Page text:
Saturday, November 10, 2007

The East in the West

Just up the hill from Ashley Reservoir, in Holyoke, is McLean Reservoir. Just up the hill from Mclean are trails through the woods, to a tall ridge line running north to south, dividing Holyoke from Westfield. On this ridge is a crest with a great lookout, called East Mountain.

A section of the Metacomet-Monadnock trail (section 4) runs along this ridge. The section goes from Rte. 90 (the Turnpike) in the south, to Rte. 202 in the north. Last few times I did this hike, I came through the reservoirs, into the trails in the woods there that lead to the M&M trail. This time we had the dog with us (not allowed at the reservoir) so we parked on Rte. 202, just passed the Mclean reservoir entrance/gate, and started our hike at this sign.

This is a great little hike. Very moderate, and most of it runs along the top of a long, 500'-600' ridge, affording lots of great views to the west along the way. The trees are way past peak now, but there is still plenty of color, and it's nice to wade through the leaves on the ground.

One thing easily noticed right away on this hike is that there are a lot of glacial 'erratics' (boulders left behind by glaciers) scattered around this trail.

Some seemed like they were placed there, kind of precariously.

The trail climbs pretty gradually. There is a nice section of green Hemlocks that contrast greatly with the bare deciduous trees all around.

Just as your getting warmed up, you start to come across viewpoints and ledges inviting you to stop and look around.

The trail is well marked with the familiar white blazes of the M&M. As you go higher the terrain gets rockier, and the basalt bedrock starts to peek up through the earth more and more.

This ridge is part of the same tilted lava field that make up the Mt. Tom and Mt. Holyoke ranges, and it actually is an extension south from the Mt. Tom range.

Many sections of the trail are heavily used by ATV's, 4x4's, and motorcycles. There is a lot of scrapes on the rock, and many sections of the trails are heavily eroded.

I'm probably on the wrong side of the fence on this, but I've never really been too concerned about trail erosion, my logic has always been if a trail gets too eroded, there's some fresh ground two feet away for another trail.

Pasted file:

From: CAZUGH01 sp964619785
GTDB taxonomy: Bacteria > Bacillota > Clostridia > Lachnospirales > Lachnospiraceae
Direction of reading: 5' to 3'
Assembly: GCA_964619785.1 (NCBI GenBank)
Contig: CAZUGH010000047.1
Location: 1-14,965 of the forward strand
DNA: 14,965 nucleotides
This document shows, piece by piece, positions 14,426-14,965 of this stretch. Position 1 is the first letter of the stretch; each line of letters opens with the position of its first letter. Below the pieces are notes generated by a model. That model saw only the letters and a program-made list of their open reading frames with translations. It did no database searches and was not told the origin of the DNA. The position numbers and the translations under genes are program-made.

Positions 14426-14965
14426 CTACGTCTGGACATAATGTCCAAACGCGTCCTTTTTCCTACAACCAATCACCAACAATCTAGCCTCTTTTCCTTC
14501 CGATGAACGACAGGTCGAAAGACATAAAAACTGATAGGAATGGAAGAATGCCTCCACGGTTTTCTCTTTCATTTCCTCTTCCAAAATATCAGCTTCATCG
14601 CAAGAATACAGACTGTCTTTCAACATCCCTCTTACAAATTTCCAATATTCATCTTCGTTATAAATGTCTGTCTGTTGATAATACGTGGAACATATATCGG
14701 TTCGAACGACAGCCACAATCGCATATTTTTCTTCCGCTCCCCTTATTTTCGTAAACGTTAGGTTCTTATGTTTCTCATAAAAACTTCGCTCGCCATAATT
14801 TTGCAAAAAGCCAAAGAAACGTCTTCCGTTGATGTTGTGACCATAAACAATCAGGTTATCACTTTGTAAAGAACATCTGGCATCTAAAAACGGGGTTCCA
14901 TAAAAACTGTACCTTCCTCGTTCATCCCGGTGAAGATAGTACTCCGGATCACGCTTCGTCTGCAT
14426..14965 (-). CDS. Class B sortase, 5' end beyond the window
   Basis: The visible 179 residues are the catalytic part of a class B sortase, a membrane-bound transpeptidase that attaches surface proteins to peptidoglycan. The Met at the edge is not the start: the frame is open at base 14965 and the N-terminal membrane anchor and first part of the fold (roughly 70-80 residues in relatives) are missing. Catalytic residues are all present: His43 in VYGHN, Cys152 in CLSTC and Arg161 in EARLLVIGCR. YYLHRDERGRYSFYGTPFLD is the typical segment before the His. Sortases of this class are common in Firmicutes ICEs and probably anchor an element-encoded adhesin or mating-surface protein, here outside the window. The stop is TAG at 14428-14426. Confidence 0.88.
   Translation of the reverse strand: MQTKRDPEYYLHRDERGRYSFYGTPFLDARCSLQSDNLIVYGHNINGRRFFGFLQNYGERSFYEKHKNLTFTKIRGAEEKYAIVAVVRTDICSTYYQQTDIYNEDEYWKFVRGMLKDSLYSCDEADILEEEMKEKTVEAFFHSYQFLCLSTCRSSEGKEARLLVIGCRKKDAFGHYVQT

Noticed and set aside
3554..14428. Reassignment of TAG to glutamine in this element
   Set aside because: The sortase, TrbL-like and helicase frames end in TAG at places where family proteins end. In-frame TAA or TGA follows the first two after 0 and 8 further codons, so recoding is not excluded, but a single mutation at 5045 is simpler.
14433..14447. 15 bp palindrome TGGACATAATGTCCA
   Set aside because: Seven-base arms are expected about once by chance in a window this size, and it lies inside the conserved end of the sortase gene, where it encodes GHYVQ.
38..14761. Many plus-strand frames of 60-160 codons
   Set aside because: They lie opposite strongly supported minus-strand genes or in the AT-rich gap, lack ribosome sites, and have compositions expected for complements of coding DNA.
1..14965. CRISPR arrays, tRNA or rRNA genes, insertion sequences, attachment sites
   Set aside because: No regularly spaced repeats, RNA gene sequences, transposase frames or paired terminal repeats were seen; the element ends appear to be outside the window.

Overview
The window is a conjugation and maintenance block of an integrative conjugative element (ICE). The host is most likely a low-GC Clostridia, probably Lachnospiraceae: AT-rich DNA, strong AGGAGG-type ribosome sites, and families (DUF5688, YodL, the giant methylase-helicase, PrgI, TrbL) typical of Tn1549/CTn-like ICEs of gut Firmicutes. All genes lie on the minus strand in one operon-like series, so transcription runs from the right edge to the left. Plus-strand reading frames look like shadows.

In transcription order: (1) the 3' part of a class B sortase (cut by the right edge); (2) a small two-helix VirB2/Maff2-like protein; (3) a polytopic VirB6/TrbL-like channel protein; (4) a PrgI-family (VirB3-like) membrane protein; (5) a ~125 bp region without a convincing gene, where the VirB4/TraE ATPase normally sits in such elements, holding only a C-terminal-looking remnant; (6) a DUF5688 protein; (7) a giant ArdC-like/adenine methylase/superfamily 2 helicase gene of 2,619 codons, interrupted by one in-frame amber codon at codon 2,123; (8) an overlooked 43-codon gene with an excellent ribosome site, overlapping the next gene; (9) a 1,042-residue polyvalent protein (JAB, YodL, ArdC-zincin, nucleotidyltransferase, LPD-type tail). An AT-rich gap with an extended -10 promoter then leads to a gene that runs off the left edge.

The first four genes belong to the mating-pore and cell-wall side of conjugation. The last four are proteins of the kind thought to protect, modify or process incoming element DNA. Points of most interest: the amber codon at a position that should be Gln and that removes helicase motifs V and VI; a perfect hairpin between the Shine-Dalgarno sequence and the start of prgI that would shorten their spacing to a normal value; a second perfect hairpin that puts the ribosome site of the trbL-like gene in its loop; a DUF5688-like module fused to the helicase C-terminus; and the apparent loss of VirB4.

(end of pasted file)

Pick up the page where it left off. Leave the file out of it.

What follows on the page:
One thing that does bother me though, is beer cans, car seats, and muffler exhausts left scattered about. That's not even using the trail, that's just crapping on something beautiful. You have to be real ignorant or drunk or both to do something like that.

Anyway; farther up, the trail veers off a little and you have to climb a short steep section to get to the true top of East Mountain. Here is the best view on the trail.

The west side is a sheer cliff very much like Mt. Tom, though not quite as high. High enough though.

Off to the left you can see Barnes Air Force Base stretching out below. At the end of the tarmac we could clearly see two of the F-15 Eagle fighter jets newly stationed there.

It was too bad they weren't taking off at the time. The local residents are making a (probably justifiable) issue about the noise they make, I would have liked to hear it for myself.

Straight out to the west and slightly north, are the Hampton Ponds.

And to the north you can just see the summit of Mt. Tom and Easthampton in the distance.

We sat and enjoyed the view for a little while. Then we calculated our time and distance, and decided we had enough sun left to continue on for a bit. The trail from the peak is more of the same. About a mile further are a couple lookout or beacon towers. I remember climbing one of them years ago, it was a beautiful, though terrifyingly creaky and wobbly, 360 degree view. I am curious to see if they're still there, and climbable. I knew we wouldn't have enough time to reach them before sunset though. We did make it as far as Snake Pond, about two miles (halfway) into this section of the M&M trail. We turned around there, and headed back.

Coming back around, we passed a section of woods that looked like it recently burned. Trees were knocked down all around. There was fresh green vegetation growing from the burnt earth.

That sparked some conversation about the folly of Californians building in fire prone areas, and the Indians' land clearing techniques before the Pilgrims arrived, and the blotting out of the sun, and Kelly's STCC teacher blaming it all on Bush, ect. et al., pretty much the whole way back to the car.

We got there just in time to see this strange, almost cartoonish cloud formation turning pink in the setting sun.

Aaaaaah. Bush who?

1 comment:

Mary E.Carey said...

I, too, saw an unusual pink cloud as I stepped out of the Big Y in Amherst at about 4:30 p.m. I didn't have my camera on me, d'oh! The cloud I saw didn't look cartoonish like this one. It does look like a stork or some other water bird, now that you mention it.